Irish schools are going plastic-free - but are parents ready?
New school ban on single-use plastic means parents need to seek alternatives
Bethan O’Riordan with her children Finlay (7) and Ruby (6) in Whitechurch, Co Cork. Photograph: Daragh McSweeney/Provision
Ham or cheese? Fruit or vegetables? Sandwich or wrap? It can be tricky deciding what to put in a lunch box.
But many parents will be faced making yet another choice when it comes to preparing school lunches.
Schools have been forced to eliminate plastic as they will be banned from buying or using single-use plastic cups, cutlery or straws under a Government initiative which came into force on Monday.
This also has implications for parents who may wrap their children’s sandwiches in clingflm or pack lunchboxes with plastic straws or single-use plastic bottles.
While it is up to individual school boards of management to extend this ban to pupils’ lunches, many are now moving in their direction. Newpark Comprehensive school in Blackrock is ahead of the curve having already tackled the problem of plastic within the school.
They ran a campaign last year, called Plastic Outta the Park, which aimed to change the culture in the school in relation to single-use plastic.
The school hoped to become the first single-use-plastic-free school in Ireland. “It happened over the course 10 weeks as a result of quite intense lobbying and work from the students”, says Achari.
The school was wary of calling it a “ban” on plastic or making it a rule – instead they chose to hand the campaign over to students themselves. Pupils ended up focusing on interactive activities and peer education.
“The only way we are going to get through this crisis is by taking action and when [the children] get involved they become invested and then they take action.,” says Adams.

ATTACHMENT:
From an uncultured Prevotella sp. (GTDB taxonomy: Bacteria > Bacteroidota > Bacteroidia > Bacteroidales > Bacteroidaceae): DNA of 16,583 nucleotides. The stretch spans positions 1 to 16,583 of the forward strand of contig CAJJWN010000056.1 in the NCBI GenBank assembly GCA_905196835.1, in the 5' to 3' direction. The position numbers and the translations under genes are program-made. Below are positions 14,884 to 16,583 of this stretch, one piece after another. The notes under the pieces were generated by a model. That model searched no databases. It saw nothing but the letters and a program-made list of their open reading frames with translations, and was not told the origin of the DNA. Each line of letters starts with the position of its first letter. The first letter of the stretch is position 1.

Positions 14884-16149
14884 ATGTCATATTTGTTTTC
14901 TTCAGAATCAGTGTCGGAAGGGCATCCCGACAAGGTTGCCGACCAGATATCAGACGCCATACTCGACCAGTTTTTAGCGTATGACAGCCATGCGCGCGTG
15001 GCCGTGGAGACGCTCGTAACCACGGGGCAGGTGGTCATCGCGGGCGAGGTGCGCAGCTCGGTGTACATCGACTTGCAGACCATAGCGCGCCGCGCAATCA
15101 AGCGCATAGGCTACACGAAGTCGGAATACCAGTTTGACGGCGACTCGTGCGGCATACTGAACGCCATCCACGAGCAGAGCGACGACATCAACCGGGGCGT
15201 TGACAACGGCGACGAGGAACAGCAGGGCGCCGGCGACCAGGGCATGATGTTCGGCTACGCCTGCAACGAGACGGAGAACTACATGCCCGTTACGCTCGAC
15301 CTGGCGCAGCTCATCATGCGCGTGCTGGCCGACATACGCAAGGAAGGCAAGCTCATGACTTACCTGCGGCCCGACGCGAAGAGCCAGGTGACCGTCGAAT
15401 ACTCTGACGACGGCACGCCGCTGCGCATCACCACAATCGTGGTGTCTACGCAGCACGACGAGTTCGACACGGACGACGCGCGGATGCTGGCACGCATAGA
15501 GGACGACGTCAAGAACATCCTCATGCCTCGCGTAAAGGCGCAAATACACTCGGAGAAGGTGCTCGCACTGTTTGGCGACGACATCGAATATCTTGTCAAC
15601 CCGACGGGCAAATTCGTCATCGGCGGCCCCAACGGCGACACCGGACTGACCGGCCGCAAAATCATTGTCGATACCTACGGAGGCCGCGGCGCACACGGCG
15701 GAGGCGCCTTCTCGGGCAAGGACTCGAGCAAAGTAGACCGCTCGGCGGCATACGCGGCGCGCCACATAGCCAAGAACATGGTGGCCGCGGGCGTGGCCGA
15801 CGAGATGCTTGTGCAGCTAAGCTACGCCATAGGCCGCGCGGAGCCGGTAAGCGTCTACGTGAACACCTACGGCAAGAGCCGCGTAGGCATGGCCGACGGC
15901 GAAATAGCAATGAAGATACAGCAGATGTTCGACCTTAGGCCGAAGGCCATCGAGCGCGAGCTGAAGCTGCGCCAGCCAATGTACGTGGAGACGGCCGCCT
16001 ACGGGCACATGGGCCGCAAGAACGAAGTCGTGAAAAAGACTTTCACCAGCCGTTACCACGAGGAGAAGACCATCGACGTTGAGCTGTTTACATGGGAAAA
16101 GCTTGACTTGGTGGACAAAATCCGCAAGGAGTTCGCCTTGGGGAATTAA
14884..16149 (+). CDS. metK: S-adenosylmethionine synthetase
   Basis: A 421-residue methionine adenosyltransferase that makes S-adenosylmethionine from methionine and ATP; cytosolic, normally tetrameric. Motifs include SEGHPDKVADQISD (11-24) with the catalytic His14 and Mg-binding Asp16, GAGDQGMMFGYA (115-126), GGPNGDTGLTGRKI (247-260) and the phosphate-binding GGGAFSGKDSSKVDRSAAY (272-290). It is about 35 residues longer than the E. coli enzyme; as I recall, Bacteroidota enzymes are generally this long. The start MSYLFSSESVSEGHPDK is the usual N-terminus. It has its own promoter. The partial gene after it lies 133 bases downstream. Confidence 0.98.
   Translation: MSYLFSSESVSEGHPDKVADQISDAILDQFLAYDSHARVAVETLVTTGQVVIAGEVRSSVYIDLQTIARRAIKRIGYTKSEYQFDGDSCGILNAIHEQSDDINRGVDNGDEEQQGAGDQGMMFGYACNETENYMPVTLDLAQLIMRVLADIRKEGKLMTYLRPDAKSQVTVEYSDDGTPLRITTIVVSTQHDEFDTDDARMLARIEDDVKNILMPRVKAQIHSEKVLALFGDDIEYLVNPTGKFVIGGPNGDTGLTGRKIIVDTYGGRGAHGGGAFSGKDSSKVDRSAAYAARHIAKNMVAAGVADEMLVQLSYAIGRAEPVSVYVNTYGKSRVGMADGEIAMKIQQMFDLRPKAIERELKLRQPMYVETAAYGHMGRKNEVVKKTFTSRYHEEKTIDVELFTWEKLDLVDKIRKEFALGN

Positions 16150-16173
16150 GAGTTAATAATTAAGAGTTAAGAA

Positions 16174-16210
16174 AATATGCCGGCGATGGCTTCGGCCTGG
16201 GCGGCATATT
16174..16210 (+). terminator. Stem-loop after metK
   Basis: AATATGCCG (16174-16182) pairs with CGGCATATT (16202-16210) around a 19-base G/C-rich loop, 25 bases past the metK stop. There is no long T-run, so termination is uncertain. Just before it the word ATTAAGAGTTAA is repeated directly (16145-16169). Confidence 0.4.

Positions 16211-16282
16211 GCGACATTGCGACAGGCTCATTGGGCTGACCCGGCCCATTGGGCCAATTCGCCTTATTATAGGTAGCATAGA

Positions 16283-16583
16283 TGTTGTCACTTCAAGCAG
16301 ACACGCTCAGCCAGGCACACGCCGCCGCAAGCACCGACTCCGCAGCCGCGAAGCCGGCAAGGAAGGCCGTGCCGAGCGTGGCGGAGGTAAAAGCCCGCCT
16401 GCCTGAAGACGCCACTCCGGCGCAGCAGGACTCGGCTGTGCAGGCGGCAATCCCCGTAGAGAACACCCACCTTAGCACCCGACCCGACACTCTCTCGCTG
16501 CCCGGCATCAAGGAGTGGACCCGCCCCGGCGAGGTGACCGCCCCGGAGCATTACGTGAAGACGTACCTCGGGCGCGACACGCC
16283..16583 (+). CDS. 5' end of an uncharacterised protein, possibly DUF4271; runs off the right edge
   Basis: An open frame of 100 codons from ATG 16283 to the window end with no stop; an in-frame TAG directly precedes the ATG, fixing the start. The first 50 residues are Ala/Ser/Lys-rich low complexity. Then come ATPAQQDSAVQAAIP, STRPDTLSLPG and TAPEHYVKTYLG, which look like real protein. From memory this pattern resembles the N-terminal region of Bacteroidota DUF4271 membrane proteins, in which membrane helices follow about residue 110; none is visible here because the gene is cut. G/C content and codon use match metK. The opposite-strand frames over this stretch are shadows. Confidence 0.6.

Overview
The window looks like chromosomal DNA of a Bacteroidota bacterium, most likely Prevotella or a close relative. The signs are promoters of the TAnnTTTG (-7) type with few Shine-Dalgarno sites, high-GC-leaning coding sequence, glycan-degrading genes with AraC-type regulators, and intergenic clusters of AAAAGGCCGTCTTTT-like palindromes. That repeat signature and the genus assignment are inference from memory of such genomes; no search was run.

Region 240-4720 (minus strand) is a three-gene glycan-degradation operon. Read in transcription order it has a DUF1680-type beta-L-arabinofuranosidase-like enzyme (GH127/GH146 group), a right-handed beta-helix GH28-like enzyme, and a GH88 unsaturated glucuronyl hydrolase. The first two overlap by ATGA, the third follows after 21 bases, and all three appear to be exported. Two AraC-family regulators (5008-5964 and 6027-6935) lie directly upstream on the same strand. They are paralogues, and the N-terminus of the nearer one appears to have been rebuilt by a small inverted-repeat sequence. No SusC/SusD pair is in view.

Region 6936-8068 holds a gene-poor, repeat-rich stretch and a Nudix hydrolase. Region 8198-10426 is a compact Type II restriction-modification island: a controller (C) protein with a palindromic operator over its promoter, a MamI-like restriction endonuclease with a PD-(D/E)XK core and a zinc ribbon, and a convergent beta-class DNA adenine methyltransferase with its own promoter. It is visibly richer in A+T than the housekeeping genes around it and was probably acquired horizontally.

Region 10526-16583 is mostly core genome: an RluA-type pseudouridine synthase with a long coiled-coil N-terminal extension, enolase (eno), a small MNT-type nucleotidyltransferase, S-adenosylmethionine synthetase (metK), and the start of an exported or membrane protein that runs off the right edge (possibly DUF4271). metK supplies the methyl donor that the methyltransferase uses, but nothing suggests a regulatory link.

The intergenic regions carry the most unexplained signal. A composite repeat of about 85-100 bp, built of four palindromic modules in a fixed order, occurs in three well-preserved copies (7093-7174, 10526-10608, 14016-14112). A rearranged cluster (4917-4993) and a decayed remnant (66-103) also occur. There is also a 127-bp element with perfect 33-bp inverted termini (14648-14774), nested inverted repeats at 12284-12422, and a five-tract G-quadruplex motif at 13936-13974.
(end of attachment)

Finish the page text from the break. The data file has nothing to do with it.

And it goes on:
“When you give kids a platform they will take it and Plastic Outta the Park is the perfect example of that.”
The transition-year students carried out plastic audits within the school and gave feedback to their fellow students. They even monitored the staff room.
“To be honest, the staff were the worst,” adds Achari.
The school focused on removing single-use water bottles, straws and plastic cutlery from the campus.
“It is the simplest thing to do, plastic is so tangible, it’s so easy to get rid of and because it’s so easy people become empowered really quickly,” says Adams.
The students designed their own water bottle and they are encouraged to purchase this in first year.
While the campaign was a huge success, Achari insists schools will need guidance if they are to successfully implement the new Government-led initiative.
Parents are also trying to make a difference. Bethan O’Riordan, from Whitechurch in Cork, started by making small changes to the school lunches about three years ago for her children Finlay (7), Ruby (6) and Ramsey (4).
“We just started to go steady and slow to see what we could change over time,” says O’Riordan.
Initially they ditched the tinfoil and switched the sandwiches to brown paper bags.
“Now, we have these ‘lunchskins’. You can just put them in the dishwasher or wipe them out – we put all the sandwiches in there.”
They replaced plastic straws with reusable steel ones and bottles with flasks.
“We’ve had the flasks for four years now,” says O’Riordan.
The family try to live a zero-waste lifestyle where possible and O’Riordan says that she finds it easy to adapt the school lunches.
“It’s easier because I never run out of clingfilm or these things,” she says. “Before my zero-waste days I’d almost always have clingfilm or tinfoil in my weekly shop.”
People can be surprised at times when she brings containers to purchase food from butchers or markets.
“Some can look at you like you have two heads. People think ‘zero waste’ is a really ‘out there’ idea, but it’s not, it’s actually just a really conscious decision to make a better future for the children,” she says.